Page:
Dear Anne: Without wanting to sound arrogant, I’m smarter than the average bear. Not quite a genius but definitely up there. I won all kinds of academic awards in school and have three degrees.
But my problem is this: I am now 48 years old, a mother of two children with special needs. I spent most of my life being their caregiver (which I don’t blame them at all as they needed help and I am their mother) and a full time housewife. I feel kind of let down, like I wasted my talent. I don’t know how to describe it. I feel like I was given this talent and didn’t use it to the fullest.
Am I responsible for using my donations? Did I let myself and/or others down because I didn’t really do it? Should I set myself a goal, and if so, which one? — Really not pretentious
Dear Really Not Vain: No, you haven’t let anyone down. You have raised two children and created a loving home. So please stop beating yourself up for not chasing all your dreams yet. You are only 48 years old. There is still plenty of time. Many famous writers and artists started after 40 – although it’s not about chasing fame. It’s about honoring the part of yourself that wants to shine more light on the world. I can’t tell you what your specific goal should be, because I don’t know what’s in your heart. But you should make it a priority to dedicate time to your creativity, journaling, drawing, taking a class – doing whatever nourishes the part of yourself that you think has been undernourished until now. now. You won’t be satisfied until you do.
Dear Anne: I had never had any vision problems until recently. My job is to stare at a computer screen for eight hours a day. That’s a lot of blue light! My distance vision is still good, but my near vision is suffering. Would wearing corrective glasses while working on the computer help me? I want to be proactive about this so I can prevent further sight loss. — Blinded by Blue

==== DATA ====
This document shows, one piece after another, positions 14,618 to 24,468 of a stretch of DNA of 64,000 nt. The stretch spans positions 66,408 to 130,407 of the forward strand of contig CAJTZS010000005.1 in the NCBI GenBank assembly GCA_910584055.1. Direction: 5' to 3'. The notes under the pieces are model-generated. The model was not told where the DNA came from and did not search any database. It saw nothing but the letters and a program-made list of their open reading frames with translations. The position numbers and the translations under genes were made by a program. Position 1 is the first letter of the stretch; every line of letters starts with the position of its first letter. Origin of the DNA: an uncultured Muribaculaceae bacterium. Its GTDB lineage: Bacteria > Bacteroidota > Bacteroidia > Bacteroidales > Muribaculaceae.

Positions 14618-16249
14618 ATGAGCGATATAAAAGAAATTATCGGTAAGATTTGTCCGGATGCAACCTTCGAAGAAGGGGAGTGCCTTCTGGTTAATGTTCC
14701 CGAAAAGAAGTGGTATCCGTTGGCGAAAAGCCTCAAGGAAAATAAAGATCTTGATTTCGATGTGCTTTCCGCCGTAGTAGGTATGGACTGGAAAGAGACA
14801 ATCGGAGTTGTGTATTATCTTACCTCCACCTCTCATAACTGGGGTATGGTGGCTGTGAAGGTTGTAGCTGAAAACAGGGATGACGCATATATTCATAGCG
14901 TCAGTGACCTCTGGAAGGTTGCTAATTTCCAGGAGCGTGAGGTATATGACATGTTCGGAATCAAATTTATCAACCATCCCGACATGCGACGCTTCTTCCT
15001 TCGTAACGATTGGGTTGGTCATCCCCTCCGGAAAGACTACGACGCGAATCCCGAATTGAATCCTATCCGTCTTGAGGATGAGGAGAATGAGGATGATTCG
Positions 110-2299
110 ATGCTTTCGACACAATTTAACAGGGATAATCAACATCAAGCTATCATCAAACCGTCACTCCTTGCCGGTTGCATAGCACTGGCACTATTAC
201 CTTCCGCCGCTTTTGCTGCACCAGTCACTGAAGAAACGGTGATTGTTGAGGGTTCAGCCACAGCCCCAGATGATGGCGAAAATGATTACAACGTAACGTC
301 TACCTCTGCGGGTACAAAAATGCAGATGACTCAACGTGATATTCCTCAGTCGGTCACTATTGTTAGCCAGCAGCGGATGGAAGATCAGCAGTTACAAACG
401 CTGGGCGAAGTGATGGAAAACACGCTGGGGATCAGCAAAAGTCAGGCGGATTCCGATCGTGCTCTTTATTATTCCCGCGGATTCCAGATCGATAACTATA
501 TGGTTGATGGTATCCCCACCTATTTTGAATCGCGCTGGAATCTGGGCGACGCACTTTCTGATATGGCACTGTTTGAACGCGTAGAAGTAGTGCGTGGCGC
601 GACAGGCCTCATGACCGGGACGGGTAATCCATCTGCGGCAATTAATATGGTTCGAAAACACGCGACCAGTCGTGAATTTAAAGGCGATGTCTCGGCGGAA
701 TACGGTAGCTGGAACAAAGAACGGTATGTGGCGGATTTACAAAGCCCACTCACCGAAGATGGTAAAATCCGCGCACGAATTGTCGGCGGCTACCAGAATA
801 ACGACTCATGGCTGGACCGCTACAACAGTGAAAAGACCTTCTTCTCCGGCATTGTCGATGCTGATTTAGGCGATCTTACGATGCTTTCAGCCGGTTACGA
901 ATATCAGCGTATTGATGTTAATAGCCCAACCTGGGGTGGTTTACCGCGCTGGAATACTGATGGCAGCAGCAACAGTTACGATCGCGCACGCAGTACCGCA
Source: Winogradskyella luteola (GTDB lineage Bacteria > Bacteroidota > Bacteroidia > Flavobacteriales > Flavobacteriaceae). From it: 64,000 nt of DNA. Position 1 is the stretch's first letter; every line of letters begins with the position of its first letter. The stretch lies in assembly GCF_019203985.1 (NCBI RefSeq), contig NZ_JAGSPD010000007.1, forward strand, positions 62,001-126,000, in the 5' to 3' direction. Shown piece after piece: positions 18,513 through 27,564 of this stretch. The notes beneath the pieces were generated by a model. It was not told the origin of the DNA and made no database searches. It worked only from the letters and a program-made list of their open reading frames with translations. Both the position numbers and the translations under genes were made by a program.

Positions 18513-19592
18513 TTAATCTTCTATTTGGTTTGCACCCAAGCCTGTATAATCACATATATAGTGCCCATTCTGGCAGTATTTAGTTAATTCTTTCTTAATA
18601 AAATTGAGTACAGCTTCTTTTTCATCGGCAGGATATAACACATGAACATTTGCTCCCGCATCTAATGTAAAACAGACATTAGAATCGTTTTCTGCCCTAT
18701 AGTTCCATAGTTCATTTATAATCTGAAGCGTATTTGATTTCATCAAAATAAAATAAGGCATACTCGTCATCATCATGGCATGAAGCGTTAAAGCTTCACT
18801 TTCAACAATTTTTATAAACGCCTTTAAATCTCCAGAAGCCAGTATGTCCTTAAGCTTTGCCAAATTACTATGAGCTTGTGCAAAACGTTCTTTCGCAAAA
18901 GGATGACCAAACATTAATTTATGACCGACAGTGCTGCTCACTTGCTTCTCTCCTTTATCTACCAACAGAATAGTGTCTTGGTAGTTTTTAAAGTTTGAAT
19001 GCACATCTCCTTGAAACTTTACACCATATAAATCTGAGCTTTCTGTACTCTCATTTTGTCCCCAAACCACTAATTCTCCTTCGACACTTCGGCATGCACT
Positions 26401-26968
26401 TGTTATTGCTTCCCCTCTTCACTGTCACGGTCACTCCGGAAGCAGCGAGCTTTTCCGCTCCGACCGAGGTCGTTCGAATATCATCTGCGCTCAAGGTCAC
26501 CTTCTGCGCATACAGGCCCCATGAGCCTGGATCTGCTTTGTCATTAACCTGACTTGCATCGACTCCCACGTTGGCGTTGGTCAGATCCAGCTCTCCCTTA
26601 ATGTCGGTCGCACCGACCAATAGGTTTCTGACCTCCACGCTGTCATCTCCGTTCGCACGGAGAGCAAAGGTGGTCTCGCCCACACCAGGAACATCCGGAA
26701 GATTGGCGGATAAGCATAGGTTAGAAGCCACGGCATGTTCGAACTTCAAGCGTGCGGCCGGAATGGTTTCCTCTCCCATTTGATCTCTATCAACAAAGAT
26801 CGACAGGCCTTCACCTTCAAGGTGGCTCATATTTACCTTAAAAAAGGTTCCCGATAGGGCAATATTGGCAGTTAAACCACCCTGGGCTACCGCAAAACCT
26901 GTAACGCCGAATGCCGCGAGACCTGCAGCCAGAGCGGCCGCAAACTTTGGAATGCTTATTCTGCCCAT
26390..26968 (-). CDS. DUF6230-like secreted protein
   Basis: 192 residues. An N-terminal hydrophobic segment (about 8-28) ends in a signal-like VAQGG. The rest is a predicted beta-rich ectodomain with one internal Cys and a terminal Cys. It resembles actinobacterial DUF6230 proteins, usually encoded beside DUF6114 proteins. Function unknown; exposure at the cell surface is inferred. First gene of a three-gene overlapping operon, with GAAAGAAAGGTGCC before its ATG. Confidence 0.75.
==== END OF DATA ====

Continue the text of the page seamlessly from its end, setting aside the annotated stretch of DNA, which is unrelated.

Dear Blindside by Blue: You are wise to be vigilant about your vision. For many of us, good eyesight was one of those things we didn’t know until it was gone. First and foremost, you should consult an optometrist. Generally, using a computer causes nearsightedness or nearsightedness, so it is important that you have farsightedness.
In addition to seeing an eye doctor, here are some tips: When working, make sure you are not staring at your monitor and staring at something in the distance for about 20 seconds and blinking rapidly. Do this preferably every 10 minutes but at least every 20 minutes. There are web browser plug-ins that will remind you to take those breaks.
Keep your monitor at least 20 inches from your face.
Adjust the brightness of the monitor so that it is close to the brightness of your surroundings.
Adjust the color temperature of your monitor so that it is warmer, which will cause less fatigue.
Continue to pay attention to any changes in your vision. Your peepers are precious.
Dear Reader: Annie Lane is off this week. Today’s column originally published in 2019.
See previous columns “Dear Annie”
“How can I forgive my cheating partner?” is out now! Annie Lane’s second anthology – featuring her favorite columns on marriage, infidelity, communication and reconciliation – is available in paperback and e-book form. Visit http://www.creatorspublishing.com for more information. Send your questions for Annie Lane to [email protected]
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